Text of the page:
Morgan’s pace of life, by his own admission, has slowed down somewhat since becoming a parent and relocating to rural California and the aforementioned Carryin’ On -alarmingly similar to Glen Campbell’s Gentle On My Mind! -  though written by Dale Watson, could be autobiographical, reflecting Morgan’s present predicament.  Hard To Get High, with its instantly catchy melody possibly refers to an earlier career chapter ("I put the lid on these pills, gave away that cocaine, I couldn't drink another whiskey to kill all this pain, your leaving left me damned down in this hole, and it's hard to get high when you're feeling this low").

There does appear to be an industry driven change in recent times – even if it’s at a snail’s pace – in respect of country music of the classic and outlaw kind. It seems to be slowly grinding its way back into favour with artists like Chris Stapleton, Jamey Johnson and Sturgill Simpson earning warranted exposure. Let’s hope the resurgence filters it’s way down to Whitey Morgan, there’s little doubt that it’s entirely deserved and anyone giving Hard Times and White Lines a listen, will no doubt concur.

John Blek Thistle & Thorn Self-Release

John Blek’s last album Catharsis Vol.1, released this time last year, was written while he was hospitalised having contracted a mysterious illness that side lined him for a number of months. Thistle & Thorn, his third solo release in as many years, was not inspired by such unorthodox leanings but still manages to improve on the lofty fineness of its predecessor. Recorded in both Wavefield Recordings, Clonakilty, Co. Cork and Louisville, Kentucky, the album contains ten songs written by Blek over a twelve-month period.

Whereas his last album flitted between folk and trad, his latest offering remains steadfastly in the former camp, a genre that Blek particularly excels in, both in his writing and vocal delivery. It’s a solid collection of folk ballads punctuated by some sumptuous vocal contribution’s courtesy of Kentuckian Joan Shelley and guitar work from her artistic partner and Grammy Nominated Nathan Salsburg. The production duties are by Blek and Brian Casey who also adds guitar, bass, piano, organ and mandolin. 

Conflicted emotions are addressed on The Body, the inevitable parting of former lovers driven by waywardness and neglect ("I’ve grown weary of you, the late nights and the drink too. Your foolish sense of duty, it means nothing to me"). It’s delivered delightfully in a call and response fashion by Blek and Joan Shelley.  Merrier euphoric times in (possibly) the same relationship are referred to the Colours Rising ("O my lover lay back down, I see the colours rising when you’re around"). Subtle strings courtesy of Lea Miklody and Dolcie Ross Keogh assist in creating a dream like ambiance to the song. IF I is an uncomplicated poem put to music. The Blackwater opens the album in an unhurried and patient manner, paving the way for what is to follow. Simplicity has always been one of Blek’s finest points and in a similar manner to his previous solo work, Blek’s vocals are out in front on Thistle & Thorn, but fleshed out more dramatically on this occasion by some wonderful instrumental arrangements. In Your Likeness considers existence and continuity, an ode to a fallen brother. Self-control, longing and mental well-being are present on the closing track All The Night. It’s an impressive closer to an album that once more reinforces Blek as one of the premier singer songwriters in the folk genre in Ireland and indeed beyond, where his talents were formally recognised in 2017 with his nomination for Song of The Year by The International Folk Alliance.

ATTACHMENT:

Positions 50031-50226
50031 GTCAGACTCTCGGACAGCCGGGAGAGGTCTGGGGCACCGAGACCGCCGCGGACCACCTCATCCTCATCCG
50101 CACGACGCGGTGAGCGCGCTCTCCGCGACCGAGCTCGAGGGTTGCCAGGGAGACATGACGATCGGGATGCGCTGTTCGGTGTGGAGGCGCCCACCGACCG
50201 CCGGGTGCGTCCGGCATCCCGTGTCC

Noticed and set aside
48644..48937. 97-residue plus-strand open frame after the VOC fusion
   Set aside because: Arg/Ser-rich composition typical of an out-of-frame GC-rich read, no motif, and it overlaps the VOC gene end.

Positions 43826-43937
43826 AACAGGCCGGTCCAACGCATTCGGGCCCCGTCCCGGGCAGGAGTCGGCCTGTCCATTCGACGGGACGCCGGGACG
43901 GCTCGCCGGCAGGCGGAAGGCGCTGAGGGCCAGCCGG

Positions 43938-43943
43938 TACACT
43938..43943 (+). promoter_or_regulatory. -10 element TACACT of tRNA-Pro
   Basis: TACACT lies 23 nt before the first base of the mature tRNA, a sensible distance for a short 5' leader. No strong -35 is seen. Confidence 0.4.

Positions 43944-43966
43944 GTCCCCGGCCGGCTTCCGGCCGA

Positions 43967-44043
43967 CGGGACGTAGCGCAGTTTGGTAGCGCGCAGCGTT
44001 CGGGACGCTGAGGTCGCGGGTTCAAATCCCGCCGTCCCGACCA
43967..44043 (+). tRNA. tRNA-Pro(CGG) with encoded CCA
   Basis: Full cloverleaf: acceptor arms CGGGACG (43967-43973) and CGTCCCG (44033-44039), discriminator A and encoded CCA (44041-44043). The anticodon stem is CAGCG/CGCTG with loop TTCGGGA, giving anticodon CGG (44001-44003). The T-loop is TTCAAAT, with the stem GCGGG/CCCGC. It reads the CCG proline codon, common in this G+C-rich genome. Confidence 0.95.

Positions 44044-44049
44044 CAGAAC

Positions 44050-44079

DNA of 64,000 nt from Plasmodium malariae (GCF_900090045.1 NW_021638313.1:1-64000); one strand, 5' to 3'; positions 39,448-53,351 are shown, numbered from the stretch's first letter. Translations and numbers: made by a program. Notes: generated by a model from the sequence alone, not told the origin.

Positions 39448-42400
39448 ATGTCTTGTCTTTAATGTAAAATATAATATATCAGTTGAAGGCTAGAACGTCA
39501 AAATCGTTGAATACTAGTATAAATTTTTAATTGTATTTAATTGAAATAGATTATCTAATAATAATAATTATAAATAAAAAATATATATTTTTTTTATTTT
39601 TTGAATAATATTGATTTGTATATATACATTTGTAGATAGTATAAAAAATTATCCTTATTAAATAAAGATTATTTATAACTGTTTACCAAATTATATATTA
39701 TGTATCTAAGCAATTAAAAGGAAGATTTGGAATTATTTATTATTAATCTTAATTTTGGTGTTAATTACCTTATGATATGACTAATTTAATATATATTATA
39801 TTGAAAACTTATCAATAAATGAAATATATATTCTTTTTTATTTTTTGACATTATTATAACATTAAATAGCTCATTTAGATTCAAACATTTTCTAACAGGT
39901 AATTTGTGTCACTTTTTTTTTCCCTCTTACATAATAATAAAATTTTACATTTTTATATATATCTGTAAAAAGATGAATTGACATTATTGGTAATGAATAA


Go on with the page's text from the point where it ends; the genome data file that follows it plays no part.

With tours of Ireland, U.K, Germany and further afield programmed for 2019, Thistle & Thorn is a powerful statement to have to offer from an artist that pays homage to writers from previous decades such as Bert Jansch, John Renbourn and Nick Drake as well as his modern day peers Ryley Walker, Steve Gunn, Joan Shelley and Alela Diane.

Daniel Romano Finally Free New West

You certainly cannot accuse Daniel Romano of being predictable or unproductive for that matter. Never idle or dwelling in one musical location, his output of eight albums in eight years have covered traditional country, folk, rock and roll, desert and ‘in your face’ rock. His latest release creates a late 60’s early 70’s ‘back to basics’ feel across the mainly acoustic recordings. In essence it’s a one man show, with the only contribution being that of Kay Berkel, who plays piano on Between The Blades of Grass and There Is Beauty In The Vibrant Form.  Vocals, writing, instruments, production and engineering are all by Romano, with the album being taped on a four track Tascam cassette recorder from one microphone, which remained in a single position throughout the recording, picking up the various instruments from their locations in the room.

Finally Free may be a head scratcher on first listen and does demand repeated and undisturbed plays to appreciate, but it’s well worth the time invested. Romano admits that "A lot of it is intentionally out-of-tune and not sung obsessively, but I just felt like that's how it needed to be." Though the album may appear to be ‘mind changing substance induced’,Romano actually confesses that the lyrics came to him while driving across the Prairies and suggests that he does not necessarily totally comprehend them himself and therefore the lack of a lyric sheet is no handicap. It’s as equally challenging to interpret the albums title as it is the lyrics. The discerning listener may draw his own assessment from the streams of consciousness, but in real terms the charm of the album lays in the melodies and harmonies throughout.